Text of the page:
Fat Tail Gerbil (Everything You Need To Know)
Fat-tailed gerbils are the only other non-native gerbils kept as pets. They’re gaining popularity in North America and Europe. Northern African fat-tailed gerbils are desert gerbils. Algerian biologist Fernand Lataste found them in 1880.
The fat-tailed gerbil is a species of rodent that belongs to the subfamily Gerbillinae. It is also known as the Duprasi gerbil. Pachyuromys is a genus that contains only one species. These are the docile gerbils. Their fur is both silky and fluffy.
Sand and vegetation are the preferred habitats for this species of gerbils. They usually live in the rocky desert, another name for the Mediterranean desert. They are also occasionally found in coastal plains. They enjoy digging deep holes in the ground. Many individuals are getting fat-tailed gerbils as pets.
These gerbils can be differentiated from their Mongolian counterparts solely based on the thickness of their tails. They have a small, club-shaped, thick tail extending to about 2 inches, hence their moniker. This type of gerbil has distinctive seats because they use them to store fats and water. Therefore, the beautiful, rounded tail of a healthy fat-tailed gerbil is an excellent indicator of its health.
These gerbils have fluffy, lengthy fur. People often say that a fat-tailed gerbil is round, has oval, big eyes, and pink ears.
There will be variations in their color. The feet and bellies of many fat-tailed gerbils are white. On the other hand, most of these gerbils are tan or grey. They may also possess black pigmentation. As a result, different subspecies may have different colors.
Some hair grows on the palms and soles of the feet. The ears may also have some hair. Their tails are shorter in length compared to the rest of their bodies. If the seat is too thin, they are likely not receiving adequate nutrients or food.
The average adult fat-tailed gerbil is 108 mm long. Typically, they weigh about 36.5 grams.
The Characters and Their Cuddles
Individually, Duprasi is an exceptional individual. In both appearance and behavior, they resemble cartoon characters. They move slowly but often fall asleep where they are standing. Although they are partially out of the wheel, it is not unusual to find a Duprasi slip out of their wheel sleep and remain asleep.
They are generally more nocturnal than Mongolians, so you may never see them when they are in their home and only awaken while asleep. In addition, they enjoy making a large nest out of nesting materials, so you may not see them even if you remove the cover from their home.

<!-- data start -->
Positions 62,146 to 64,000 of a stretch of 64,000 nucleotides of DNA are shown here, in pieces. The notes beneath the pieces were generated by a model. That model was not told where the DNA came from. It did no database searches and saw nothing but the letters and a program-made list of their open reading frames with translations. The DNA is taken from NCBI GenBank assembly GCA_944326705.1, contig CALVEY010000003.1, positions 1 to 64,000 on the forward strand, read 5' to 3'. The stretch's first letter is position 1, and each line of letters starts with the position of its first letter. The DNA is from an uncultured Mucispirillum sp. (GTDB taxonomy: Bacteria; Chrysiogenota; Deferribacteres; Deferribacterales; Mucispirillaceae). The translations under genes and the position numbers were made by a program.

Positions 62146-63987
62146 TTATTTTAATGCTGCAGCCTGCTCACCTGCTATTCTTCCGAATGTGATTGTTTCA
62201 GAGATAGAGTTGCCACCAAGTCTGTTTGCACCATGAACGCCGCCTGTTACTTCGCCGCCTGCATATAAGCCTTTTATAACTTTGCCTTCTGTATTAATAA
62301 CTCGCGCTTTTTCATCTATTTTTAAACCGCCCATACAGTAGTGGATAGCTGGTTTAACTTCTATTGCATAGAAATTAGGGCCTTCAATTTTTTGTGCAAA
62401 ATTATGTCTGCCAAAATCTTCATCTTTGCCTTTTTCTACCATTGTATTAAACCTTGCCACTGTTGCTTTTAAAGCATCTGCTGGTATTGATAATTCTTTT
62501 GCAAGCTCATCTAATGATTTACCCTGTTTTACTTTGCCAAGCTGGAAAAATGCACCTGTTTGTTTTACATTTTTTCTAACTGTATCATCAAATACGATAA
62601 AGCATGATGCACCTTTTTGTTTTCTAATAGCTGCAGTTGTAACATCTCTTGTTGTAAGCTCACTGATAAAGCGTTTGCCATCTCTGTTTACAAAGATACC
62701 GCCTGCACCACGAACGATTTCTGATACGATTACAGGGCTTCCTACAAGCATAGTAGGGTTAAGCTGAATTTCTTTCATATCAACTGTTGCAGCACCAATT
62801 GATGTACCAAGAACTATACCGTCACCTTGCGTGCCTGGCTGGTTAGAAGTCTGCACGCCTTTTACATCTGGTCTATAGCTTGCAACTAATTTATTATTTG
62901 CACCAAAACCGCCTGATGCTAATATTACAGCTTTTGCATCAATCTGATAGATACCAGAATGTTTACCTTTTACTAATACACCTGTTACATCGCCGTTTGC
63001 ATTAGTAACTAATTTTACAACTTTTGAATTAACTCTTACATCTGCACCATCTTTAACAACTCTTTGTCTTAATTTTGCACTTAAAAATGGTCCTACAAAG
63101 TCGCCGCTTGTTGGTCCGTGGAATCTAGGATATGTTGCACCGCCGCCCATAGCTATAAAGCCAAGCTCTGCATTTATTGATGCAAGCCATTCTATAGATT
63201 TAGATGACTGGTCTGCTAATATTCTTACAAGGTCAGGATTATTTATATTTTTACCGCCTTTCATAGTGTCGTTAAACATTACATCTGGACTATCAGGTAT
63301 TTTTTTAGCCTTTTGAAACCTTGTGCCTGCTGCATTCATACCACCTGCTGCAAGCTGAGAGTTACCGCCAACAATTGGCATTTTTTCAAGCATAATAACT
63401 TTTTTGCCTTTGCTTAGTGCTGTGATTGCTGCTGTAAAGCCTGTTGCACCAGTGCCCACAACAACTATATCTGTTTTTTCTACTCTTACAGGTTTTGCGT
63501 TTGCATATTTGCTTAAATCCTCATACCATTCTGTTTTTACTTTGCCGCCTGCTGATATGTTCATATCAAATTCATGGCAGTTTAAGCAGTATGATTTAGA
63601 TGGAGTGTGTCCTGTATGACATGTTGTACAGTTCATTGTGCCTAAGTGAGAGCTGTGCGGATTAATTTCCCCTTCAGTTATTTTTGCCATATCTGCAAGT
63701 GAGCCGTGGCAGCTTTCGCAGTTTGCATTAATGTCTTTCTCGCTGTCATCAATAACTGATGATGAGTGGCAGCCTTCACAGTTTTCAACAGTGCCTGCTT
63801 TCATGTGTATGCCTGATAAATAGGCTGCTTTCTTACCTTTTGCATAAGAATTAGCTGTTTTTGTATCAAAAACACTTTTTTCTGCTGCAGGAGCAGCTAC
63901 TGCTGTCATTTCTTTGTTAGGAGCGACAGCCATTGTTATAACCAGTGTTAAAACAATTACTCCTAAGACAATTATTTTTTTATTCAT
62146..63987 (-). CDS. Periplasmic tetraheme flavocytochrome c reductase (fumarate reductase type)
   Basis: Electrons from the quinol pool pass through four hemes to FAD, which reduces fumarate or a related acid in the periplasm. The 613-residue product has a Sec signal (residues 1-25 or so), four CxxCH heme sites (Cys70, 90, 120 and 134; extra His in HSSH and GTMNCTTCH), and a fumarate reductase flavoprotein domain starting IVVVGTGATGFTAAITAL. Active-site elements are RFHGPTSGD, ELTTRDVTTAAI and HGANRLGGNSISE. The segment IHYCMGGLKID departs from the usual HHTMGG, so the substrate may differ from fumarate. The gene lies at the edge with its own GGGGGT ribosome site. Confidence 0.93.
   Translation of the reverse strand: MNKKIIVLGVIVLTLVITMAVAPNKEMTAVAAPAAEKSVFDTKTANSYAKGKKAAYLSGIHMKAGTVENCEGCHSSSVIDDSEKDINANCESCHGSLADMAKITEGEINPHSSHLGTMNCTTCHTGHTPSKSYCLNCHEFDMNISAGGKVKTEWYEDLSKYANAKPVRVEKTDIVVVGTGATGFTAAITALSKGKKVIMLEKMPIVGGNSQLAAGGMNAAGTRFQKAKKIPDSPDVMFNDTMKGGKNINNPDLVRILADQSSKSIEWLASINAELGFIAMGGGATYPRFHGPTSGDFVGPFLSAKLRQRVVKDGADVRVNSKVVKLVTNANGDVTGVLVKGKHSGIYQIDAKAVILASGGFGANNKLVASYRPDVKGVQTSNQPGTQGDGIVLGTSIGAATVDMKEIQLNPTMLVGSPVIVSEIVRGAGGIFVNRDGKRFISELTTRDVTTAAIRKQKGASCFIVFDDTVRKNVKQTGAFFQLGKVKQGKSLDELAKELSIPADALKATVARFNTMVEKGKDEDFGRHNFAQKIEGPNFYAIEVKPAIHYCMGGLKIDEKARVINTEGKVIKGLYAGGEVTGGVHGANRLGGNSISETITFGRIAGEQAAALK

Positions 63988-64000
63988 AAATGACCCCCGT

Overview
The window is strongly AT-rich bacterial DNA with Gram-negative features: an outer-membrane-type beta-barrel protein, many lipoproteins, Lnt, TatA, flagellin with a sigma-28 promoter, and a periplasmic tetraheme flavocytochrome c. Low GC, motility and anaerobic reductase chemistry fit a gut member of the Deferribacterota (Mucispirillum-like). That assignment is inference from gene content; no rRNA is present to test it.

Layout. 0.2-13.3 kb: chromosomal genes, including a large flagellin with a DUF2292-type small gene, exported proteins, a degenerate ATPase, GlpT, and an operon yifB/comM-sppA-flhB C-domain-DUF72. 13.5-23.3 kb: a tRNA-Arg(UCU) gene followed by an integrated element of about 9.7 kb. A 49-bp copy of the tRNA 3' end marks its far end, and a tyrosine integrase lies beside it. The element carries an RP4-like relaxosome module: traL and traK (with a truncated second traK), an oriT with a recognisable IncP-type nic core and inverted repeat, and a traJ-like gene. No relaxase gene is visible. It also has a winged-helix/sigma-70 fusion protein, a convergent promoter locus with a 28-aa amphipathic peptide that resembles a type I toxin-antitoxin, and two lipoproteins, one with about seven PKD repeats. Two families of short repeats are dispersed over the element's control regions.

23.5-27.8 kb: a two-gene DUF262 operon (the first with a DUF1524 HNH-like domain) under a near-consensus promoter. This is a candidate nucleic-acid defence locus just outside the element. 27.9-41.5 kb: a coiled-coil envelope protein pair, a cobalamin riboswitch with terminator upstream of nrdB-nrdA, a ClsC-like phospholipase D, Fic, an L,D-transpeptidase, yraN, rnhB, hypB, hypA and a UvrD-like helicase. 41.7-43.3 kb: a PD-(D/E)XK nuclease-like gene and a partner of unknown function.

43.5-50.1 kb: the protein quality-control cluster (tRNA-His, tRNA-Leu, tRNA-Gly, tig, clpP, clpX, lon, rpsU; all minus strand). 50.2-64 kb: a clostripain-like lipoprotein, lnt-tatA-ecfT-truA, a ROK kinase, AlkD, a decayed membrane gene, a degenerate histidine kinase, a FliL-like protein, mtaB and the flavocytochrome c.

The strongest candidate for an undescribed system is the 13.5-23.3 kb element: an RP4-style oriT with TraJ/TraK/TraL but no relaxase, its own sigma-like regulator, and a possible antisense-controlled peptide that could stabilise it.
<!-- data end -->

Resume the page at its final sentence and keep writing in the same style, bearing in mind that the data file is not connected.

If you are desperate, they won’t bite if you disturb them sleeping or take them up, but they would bat you away with their front feet.
Occasionally, however, they don’t care and lay flat in your hand, even on their backs. They don’t appear to be in a rush at all.
Why Is The skull of a fat-tailed gerbil likely to be elongated?
A gerbil must have healthy teeth. A large portion of their upper incisors is covered with grooves. This permits them to chew their food better. In addition, their rooted molars allow for a more substantial bite. Having a gerbil with unhealthy teeth can cause various other health issues.
To dig effectively, Duprasi requires spacious terrariums with adequate bedding height. In addition, to avoid respiratory problems, make sure the bedding and the surroundings are well ventilated.
Why do their tails look so fat?
Fat tails help survive in the harsh desert habitat. This is because water and fat are stored in their seat. If the bottom of the Duprasi you just bought is too thin, it could mean that your pet isn’t getting enough food or nutrients.
A fat-tailed gerbil in good health would have a thick, delicate, fluffy coat.
Remember that gerbils can live longer if they’re healthy. Healthy fat-tailed gerbils can survive 5-7 years as pets. But most fat-tailed gerbils in the wild won’t live this long.
The majority of wild fat-tailed gerbils are very friendly. When kept as pets, they don’t try to get away and only bite when they are very scared. Consequently, when they are kept in an enclosure with another fat-tailed gerbil, they may become hostile and even try to eat it. They usually eat their young. If you have a pregnant female or one who has recently given birth, you need to keep a consistent look.